A keynote speaker at CRN's MSP North Conference outlined how his firm is using cutting-edge Internet of Things (IoT) technology to help a social housing association detect - among other things - illegal cannabis farms.
Alasdair Rettie, technical director at Pinacl Solutions, talked up how IoT can offer MSPs a "door opener" and boost "customer stickiness" as he laid out a project the Welsh MSP had recently conducted with Newport City Homes.
Sensors measuring temperature, humidity, CO2, light and movement were preconfigured by Pinacl and installed by the housing association at each of its properties, Rettie explained. These sensors automatically connect to a low-power wide area network deployed by Pinacl, and the data is sent to a cloud run on AWS and analysed.
From there, potential issues, including with mould or vacant properties, are flagged up to the client.
Illicit activities such as cannabis farms can also be spotted by the sensors, Rettie said.
"Stranger things have happened. For things to grow you need quite high humidity and temperature, so we detect that very easily," he said.
The project addressed some of the key issues faced by social housing associations, which typically have thousands of properties to monitor but only a small team looking after them, according to Rettie.
"Quite often they won't get visibility to a problem until the tenant moves out, or dies, and they end up having a real problem with damp or mould that is too difficult or expensive to fix," he explained.
Around a fifth of properties have an urgent need of intervention which would require renovation running into the tens of thousands of pounds if not spotted early, he said.
Data collected by Pinacle's sensors enables the client to calculate ‘days to mould', among other things.
"Fuel poverty is another one we can predict and report on. And empty-property detection; believe it or not, people just up sticks and leave a property, and it can be several months before a housing association finds out. With this we can flag it up after three weeks [based on CO2 levels dropping]," Rettie said.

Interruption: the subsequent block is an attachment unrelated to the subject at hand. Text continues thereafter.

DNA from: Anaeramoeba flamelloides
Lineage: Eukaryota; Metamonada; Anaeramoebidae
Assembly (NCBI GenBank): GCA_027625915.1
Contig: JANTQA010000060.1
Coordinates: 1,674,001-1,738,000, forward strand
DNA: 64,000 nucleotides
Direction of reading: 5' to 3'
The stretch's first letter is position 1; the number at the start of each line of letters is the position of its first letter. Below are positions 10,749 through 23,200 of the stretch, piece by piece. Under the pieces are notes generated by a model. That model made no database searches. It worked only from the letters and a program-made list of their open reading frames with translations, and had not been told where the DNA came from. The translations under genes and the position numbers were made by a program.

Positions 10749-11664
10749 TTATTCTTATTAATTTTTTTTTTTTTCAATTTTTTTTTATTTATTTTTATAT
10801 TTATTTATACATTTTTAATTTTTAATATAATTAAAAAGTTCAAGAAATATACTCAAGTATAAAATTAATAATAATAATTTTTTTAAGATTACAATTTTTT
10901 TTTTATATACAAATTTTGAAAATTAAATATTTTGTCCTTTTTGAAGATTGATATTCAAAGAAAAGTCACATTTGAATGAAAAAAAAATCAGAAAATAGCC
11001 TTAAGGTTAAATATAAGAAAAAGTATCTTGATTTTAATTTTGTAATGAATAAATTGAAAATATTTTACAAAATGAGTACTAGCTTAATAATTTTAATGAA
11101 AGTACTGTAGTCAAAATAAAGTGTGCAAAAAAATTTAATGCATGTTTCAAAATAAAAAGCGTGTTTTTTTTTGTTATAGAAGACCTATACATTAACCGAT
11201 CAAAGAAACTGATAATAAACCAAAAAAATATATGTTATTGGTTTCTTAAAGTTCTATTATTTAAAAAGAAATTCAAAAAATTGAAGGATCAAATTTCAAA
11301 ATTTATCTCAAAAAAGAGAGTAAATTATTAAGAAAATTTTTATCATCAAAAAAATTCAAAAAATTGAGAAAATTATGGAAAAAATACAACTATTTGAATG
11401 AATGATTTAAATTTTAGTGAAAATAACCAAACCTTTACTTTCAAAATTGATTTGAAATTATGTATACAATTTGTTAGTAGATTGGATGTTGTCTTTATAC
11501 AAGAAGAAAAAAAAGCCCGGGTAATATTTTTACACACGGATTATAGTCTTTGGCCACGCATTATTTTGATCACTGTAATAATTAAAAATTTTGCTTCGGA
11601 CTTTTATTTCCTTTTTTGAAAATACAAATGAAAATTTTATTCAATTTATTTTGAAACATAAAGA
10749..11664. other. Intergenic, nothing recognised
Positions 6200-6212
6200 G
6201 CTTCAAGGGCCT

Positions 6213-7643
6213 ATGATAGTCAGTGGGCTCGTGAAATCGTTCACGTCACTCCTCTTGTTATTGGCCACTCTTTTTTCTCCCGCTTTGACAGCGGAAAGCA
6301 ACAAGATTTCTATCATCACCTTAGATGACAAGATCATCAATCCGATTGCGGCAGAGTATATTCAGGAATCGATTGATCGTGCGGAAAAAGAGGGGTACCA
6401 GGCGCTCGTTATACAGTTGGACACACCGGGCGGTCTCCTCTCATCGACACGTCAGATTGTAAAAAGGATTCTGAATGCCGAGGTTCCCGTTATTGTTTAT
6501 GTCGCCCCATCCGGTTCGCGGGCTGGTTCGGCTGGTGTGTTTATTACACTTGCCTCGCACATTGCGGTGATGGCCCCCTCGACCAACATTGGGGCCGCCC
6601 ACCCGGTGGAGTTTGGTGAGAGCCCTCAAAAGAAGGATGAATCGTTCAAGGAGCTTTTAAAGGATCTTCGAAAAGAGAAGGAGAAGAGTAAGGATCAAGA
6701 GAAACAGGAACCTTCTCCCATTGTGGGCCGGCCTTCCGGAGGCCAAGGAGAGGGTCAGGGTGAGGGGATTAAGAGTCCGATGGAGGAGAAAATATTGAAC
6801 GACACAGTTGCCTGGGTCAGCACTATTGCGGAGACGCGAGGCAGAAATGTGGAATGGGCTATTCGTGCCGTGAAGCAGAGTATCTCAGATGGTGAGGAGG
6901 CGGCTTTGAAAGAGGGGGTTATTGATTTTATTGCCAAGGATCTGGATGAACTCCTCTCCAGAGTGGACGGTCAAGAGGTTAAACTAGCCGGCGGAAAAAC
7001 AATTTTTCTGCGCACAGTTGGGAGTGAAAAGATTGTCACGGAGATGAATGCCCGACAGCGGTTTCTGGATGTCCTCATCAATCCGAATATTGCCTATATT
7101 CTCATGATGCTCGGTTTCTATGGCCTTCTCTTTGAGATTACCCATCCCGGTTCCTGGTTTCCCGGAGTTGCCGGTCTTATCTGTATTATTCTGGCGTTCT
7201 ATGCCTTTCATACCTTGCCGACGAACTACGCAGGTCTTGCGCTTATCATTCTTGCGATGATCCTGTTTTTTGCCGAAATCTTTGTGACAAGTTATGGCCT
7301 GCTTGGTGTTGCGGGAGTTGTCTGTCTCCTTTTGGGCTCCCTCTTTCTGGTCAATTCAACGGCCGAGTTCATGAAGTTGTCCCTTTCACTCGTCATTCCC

Pinacl's solution is based on a per-property-per-month subscription model, with costs kept low thanks to the fact that the sensors are self-installed by the housing association.
IoT a 'door opener'
Rettie (pictured) talked up the IoT opportunity greeting firms such as Pinacl, which first dipped a toe in the IoT water when it deployed sensors across Newport as part of a smart city project in the Welsh city.
"If you go in and talk about servers or storage or switches, it's very difficult to get to speak to someone," he said. "If you go in and talk about IoT, doors open. You can't go in and sell a vanilla solution - you have to listen to what their problems are - but it's a door opener, and it also builds a very strong customer-MSP partnership, which is very important as we are all about multi-year contracts.
"Everyone in this room wants their contracts and relationships to be sticky, and this approach is ideal as you get your tentacles into every part of the customer. To sum up, it's a very efficient, scalable service delivery model. Taking IoT, developing the solution and selling it as a service - we think it's a good way forward."
Rettie said recent developments around IoT have made it a "perfect storm" for the emerging technology buzzphrase.
"Low-cost, high-powered microcontrollers are now available that are a lot more cost effective than putting SIMs in," he said. "And also the accessibility of software development tools: getting a sensor to grab that data that will allow you to put a solution together to meet your customer's needs is now much more achievable."
"Quite often you can put a solution together and it's very cost effective for you to do. But that doesn't mean you have to sell it cheaply. Understand the value of what that customer will get from it and price it accordingly."
Responding to a question from the audience, Rettie said there had been little pushback from tenants.
"[The housing association] isn't doing it across the board; they are putting it into their tenancy agreements that any new buildings going up have it automatically. And with any problem properties, the tenants are happy that they are putting sensors in because they're being taken seriously."
Another audience member wondered about the specific technology used.
"The technology we're using is a low-cost WAN called LoRanWAN," Rettie answered. "It's very low speed - about 100 kilobits per second - and it's one gateway strategically installed high up covering two to four kilometres. It's a great technology.
"Narrow-band IoT, if and when it gets rolled out, is another one you can use, and Sigfox is another one that's available. It's cheaper than putting a SIM card on each property and you can't rely on the tenant to have WiFi to jump on the back of it."
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